Jackie got a strange job from a nameless man who she called Chummy, a police nickname for criminals they were hunting. He wanted her to stop him from killing and he phoned her many times to explain how he felt and what he was planning to do.

The play revolved around the relationship between Jackie and Chummy as she tried to work out who he was, whether she knew him from a previous case, and how she could stop him. She spent most of the time in her small office on the phone to Chummy or going through papers looking for clues. He moved around unknown locations purposely, slowly and menacingly, lurking in the dark dressed entirely in black.

There was a dark sting in the story's dark tail and while I saw it coming it still stung hard when it came. The story was a proper thriller where I was keen to find out who Chummy was and why he wanted to kill. It was also genuinely gripping and deeply psychological. The dark creeping mood of the piece was as powerful as the story.

Chummy was rich and immensely satisfying theatre.

2 June 2017

Life of Galileo at Young Vic sparkled despite an exaggerated production


On a few occasions I have found productions at Young Vic a little bit pretentious to the detriment of the play and Life of Galileo was a case in point. Others include Street Car Named Desire and The Trial. Despite the overblown production there was so much good stuff in Life of Galileo that the good significantly outweighed the bad and overall it was a fine production, it is just a shame that it could have been more.

Oddly I felt much the same about another recent Brecht play, The Resistible Rise of Arturo Ui at Donmar Warehouse, but this was much stronger and managed to overcome the overblown bits.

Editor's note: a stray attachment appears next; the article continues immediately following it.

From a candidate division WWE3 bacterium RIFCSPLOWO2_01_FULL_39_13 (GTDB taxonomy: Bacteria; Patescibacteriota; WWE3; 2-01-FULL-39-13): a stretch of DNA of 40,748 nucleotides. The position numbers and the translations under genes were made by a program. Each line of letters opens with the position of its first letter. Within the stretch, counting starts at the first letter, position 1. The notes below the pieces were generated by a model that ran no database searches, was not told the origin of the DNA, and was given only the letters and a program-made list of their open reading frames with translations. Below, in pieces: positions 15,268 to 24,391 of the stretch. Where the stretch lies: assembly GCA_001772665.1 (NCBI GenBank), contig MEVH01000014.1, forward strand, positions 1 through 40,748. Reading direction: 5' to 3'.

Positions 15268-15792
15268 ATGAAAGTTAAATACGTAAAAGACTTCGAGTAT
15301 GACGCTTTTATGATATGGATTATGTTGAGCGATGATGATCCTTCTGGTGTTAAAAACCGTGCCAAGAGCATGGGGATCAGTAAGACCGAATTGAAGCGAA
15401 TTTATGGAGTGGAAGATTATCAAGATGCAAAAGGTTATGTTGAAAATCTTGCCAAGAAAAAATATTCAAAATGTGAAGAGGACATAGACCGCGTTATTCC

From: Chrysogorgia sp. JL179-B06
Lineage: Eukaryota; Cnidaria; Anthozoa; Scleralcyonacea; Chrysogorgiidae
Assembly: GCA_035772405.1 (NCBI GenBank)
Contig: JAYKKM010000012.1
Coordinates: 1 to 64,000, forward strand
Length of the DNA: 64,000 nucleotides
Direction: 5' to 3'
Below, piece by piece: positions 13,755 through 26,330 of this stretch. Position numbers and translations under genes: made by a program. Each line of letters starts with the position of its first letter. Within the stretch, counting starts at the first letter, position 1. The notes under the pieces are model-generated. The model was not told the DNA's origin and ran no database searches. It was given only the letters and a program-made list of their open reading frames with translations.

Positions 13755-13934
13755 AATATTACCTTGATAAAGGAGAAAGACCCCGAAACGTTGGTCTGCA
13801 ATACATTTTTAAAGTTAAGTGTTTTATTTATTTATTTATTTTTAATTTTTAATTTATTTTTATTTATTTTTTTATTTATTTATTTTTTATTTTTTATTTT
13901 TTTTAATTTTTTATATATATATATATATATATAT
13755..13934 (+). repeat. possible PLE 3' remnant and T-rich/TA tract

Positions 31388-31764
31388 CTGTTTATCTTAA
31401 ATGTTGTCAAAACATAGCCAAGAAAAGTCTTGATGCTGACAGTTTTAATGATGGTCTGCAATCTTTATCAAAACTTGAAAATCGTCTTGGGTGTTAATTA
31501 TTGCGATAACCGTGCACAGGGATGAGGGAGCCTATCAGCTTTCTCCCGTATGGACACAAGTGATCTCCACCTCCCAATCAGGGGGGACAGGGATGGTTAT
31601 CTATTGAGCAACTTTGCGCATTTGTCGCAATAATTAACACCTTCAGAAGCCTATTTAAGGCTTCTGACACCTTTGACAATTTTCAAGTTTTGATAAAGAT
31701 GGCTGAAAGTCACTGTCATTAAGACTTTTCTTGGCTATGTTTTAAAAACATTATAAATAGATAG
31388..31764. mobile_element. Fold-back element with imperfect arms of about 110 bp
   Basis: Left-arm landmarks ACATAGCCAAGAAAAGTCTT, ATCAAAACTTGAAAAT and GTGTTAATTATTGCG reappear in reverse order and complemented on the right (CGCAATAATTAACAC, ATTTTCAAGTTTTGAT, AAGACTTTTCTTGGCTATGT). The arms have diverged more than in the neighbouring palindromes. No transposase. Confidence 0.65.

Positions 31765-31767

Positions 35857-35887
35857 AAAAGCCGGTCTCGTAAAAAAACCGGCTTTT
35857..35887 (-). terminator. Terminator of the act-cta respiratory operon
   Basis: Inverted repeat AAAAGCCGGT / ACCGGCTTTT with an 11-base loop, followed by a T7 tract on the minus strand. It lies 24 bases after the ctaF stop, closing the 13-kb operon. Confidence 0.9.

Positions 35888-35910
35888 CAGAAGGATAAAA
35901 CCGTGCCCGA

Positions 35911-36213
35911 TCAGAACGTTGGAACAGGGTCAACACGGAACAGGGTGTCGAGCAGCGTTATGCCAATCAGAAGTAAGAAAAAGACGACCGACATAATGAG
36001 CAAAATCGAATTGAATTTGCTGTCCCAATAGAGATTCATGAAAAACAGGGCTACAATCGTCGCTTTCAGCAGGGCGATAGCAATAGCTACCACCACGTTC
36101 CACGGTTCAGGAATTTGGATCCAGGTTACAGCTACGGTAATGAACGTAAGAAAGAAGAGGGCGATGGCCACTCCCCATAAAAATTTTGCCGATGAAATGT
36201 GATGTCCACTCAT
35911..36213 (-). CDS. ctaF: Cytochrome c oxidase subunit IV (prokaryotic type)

Every time I go to Young Vic there seems to be a different layout and this one was more different than most. Playing to the Galileo theme the stage was a circle with some of the audience sat on cushions in the centre while the cast moved around them on a walkway. Above the stage the ceiling was a dome on to which moving images of the stars were projected. It was very effective.

Also effective was the incidental music by a Chemical Brother. I particularly like the sections where the music and the projects combined to show something of the majesty and wonder that Galileo was discovering with this telescopes and calculations.

Some of the other gimmicky things worked, or at least did not detract, and these included the puppet reciting a short poem before each scene and the interactions between the cast and the audience, particularly those that they had to move between in the centre. What did not work for me were some of the bigger set piece such as the carnival scene and the steps with bright lights behind them used for the arrival of senior religious figures.